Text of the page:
PostPosted: Fri Jan 06, 17 12:31 am    Post subject: Re: Help with energy use/provision please Reply with quote    

OtleyLad wrote:
Average 129,000 kwh per day

Averaging 5.3MW
Personally I typically peak at about 20x my average, but it's entirely conceivable that I could go to 40x or even more, but the probability of a city doing that is probably fairly low.

What is the actual purpose to the question? Are we looking for an integrated energy supply for the city?

OtleyLad



Joined: 13 Jan 2007
Posts: 2737
Location: Otley, West Yorkshire
PostPosted: Fri Jan 06, 17 6:14 am    Post subject: Re: Help with energy use/provision please Reply with quote    

Hairyloon wrote:
OtleyLad wrote:
Average 129,000 kwh per day

Averaging 5.3MW
Personally I typically peak at about 20x my average, but it's entirely conceivable that I could go to 40x or even more, but the probability of a city doing that is probably fairly low.

What is the actual purpose to the question? Are we looking for an integrated energy supply for the city?


Just to get an idea of what sort of generation capacity would be needed if Otley was ever to become anything close to self-sufficent in energy production.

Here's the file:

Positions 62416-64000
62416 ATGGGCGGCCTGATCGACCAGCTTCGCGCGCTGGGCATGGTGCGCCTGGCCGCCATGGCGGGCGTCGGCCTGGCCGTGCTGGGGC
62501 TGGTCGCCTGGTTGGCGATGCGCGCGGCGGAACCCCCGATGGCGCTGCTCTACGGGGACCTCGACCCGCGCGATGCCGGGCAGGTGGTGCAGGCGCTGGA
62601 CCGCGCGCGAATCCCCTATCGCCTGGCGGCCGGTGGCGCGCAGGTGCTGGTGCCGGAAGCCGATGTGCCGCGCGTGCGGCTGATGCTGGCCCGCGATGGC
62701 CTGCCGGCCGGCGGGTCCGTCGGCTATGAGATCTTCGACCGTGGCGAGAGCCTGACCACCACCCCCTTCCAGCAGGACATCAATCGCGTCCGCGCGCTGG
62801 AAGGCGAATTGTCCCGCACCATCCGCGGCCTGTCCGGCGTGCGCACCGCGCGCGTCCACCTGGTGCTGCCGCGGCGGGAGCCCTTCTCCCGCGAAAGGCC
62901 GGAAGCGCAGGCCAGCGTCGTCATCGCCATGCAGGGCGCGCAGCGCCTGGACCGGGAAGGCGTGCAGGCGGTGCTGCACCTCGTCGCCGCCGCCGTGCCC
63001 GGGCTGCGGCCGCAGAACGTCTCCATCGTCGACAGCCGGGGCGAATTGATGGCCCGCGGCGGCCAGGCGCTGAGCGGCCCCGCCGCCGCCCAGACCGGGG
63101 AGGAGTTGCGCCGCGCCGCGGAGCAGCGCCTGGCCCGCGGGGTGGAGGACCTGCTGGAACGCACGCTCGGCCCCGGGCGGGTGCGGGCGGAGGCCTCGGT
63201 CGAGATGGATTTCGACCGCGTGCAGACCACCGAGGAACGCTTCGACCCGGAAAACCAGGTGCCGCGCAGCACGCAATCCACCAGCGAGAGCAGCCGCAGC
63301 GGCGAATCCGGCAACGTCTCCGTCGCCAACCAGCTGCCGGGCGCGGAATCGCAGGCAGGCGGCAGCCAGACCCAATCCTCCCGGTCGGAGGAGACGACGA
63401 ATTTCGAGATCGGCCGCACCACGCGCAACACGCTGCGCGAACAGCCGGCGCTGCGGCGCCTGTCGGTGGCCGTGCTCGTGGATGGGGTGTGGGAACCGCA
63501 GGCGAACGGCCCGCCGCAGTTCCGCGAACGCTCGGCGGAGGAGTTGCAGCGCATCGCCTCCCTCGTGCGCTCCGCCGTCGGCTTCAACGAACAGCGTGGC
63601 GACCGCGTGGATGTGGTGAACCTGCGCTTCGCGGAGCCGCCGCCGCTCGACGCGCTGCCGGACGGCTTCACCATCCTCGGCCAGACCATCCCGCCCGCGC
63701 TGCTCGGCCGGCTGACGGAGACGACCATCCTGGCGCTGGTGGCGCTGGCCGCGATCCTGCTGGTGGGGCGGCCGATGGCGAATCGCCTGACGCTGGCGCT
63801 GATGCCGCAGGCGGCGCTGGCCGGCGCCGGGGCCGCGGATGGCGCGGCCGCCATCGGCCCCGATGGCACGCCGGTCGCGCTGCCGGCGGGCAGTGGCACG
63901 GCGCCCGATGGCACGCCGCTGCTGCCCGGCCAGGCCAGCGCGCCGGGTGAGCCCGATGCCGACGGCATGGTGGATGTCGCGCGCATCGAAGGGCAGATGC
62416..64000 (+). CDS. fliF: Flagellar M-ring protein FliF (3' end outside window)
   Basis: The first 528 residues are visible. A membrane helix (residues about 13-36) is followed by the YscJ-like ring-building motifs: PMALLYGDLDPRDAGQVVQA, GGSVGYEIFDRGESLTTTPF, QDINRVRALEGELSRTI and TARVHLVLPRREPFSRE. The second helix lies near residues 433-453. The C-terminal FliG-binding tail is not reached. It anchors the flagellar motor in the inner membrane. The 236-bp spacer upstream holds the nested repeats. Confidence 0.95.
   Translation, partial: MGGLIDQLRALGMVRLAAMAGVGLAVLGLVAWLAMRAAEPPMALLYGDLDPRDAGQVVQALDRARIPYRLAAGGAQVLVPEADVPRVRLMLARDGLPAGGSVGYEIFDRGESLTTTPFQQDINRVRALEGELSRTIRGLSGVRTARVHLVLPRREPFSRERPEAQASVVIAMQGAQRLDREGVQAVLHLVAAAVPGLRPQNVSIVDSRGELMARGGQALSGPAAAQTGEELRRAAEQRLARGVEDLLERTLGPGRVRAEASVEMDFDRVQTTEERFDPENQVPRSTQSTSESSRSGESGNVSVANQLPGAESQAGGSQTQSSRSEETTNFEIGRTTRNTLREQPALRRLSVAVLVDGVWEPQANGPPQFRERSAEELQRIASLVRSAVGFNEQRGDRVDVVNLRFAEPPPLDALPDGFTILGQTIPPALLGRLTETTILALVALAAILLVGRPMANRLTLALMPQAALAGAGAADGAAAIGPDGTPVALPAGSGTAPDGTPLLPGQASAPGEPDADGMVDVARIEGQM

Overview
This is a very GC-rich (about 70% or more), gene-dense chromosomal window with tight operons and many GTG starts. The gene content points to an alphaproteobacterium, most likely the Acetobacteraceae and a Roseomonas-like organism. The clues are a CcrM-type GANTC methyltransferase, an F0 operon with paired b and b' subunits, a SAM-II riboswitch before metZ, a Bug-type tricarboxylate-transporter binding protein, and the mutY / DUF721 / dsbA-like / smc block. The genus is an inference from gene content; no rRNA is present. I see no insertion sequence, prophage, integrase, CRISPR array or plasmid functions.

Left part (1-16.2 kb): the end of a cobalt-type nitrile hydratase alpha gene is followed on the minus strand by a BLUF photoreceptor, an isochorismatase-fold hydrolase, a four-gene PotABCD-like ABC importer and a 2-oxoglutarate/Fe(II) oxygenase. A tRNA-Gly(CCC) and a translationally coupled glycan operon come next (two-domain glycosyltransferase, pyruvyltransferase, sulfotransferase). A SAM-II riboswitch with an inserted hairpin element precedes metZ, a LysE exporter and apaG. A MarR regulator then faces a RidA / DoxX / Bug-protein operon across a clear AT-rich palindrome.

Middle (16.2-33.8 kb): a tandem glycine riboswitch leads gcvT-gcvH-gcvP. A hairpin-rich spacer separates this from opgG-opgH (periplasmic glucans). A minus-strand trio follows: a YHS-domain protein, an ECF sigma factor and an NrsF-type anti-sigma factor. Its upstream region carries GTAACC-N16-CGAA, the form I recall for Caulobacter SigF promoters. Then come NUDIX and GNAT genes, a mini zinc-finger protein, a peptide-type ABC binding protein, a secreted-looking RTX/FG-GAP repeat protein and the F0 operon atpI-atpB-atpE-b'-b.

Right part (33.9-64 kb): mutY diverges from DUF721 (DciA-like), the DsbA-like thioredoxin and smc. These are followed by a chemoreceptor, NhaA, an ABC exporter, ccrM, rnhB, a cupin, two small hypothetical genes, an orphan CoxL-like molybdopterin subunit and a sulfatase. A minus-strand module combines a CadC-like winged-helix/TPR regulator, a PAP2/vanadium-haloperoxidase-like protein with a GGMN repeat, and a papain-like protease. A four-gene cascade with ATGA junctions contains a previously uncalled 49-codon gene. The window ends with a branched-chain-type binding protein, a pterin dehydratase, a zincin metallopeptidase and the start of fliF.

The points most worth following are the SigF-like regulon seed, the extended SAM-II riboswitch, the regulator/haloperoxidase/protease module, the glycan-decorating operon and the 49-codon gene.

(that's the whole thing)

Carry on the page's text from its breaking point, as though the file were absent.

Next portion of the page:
The local Green Party is discussing this as well as the local council - looking at what's possible in the renewable area.

I would have thought somewhere there is a rule of thumb that says a 'typical' town of populatation x requires y MW of energy generation.
A substantial part of this could be met with a mix of solar/wind/hydro. The river Wharfe runs through the town, we're surrounded by high moors and so there's the option of pumped water storage.

Behemoth



Joined: 01 Dec 2004
Posts: 18977
Location: Leeds
PostPosted: Fri Jan 06, 17 9:29 am    Post subject: Reply with quote    

As the others have said you don't want averages you need consumption profiles, daily and seasonal. From there you can work out your generation capacity, imports, carrots and sticks. For instance the economies of scale may mean that it's better to buy in peak supply than ask your small community to pay for and maintain predominantly idle capacity.

Hairyloon



Joined: 20 Nov 2008
Posts: 14692
Location: Today I are mostly being in Yorkshire.